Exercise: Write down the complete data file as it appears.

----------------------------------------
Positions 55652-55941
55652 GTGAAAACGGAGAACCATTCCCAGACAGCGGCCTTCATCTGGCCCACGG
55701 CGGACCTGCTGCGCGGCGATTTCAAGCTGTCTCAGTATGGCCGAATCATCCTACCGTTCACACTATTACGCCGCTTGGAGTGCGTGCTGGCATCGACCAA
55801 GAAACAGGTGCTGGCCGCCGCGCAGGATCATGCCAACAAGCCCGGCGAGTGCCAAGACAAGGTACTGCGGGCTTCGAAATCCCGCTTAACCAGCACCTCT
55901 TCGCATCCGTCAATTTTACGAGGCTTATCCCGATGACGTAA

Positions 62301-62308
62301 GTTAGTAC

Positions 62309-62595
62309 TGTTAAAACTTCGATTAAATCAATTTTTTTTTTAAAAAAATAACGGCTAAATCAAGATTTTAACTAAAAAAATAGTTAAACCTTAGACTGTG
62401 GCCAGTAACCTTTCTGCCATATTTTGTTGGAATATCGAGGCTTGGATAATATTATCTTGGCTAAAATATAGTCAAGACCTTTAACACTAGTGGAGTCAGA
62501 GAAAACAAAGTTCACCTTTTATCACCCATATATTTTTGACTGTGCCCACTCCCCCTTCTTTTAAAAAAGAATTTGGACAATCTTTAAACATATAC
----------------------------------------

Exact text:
Positions 55652-55941
55652 GTGAAAACGGAGAACCATTCCCAGACAGCGGCCTTCATCTGGCCCACGG
55701 CGGACCTGCTGCGCGGCGATTTCAAGCTGTCTCAGTATGGCCGAATCATCCTACCGTTCACACTATTACGCCGCTTGGAGTGCGTGCTGGCATCGACCAA
55801 GAAACAGGTGCTGGCCGCCGCGCAGGATCATGCCAACAAGCCCGGCGAGTGCCAAGACAAGGTACTGCGGGCTTCGAAATCCCGCTTAACCAGCACCTCT
55901 TCGCATCCGTCAATTTTACGAGGCTTATCCCGATGACGTAA

Positions 62301-62308
62301 GTTAGTAC

Positions 62309-62595
62309 TGTTAAAACTTCGATTAAATCAATTTTTTTTTTAAAAAAATAACGGCTAAATCAAGATTTTAACTAAAAAAATAGTTAAACCTTAGACTGTG
62401 GCCAGTAACCTTTCTGCCATATTTTGTTGGAATATCGAGGCTTGGATAATATTATCTTGGCTAAAATATAGTCAAGACCTTTAACACTAGTGGAGTCAGA
62501 GAAAACAAAGTTCACCTTTTATCACCCATATATTTTTGACTGTGCCCACTCCCCCTTCTTTTAAAAAAGAATTTGGACAATCTTTAAACATATAC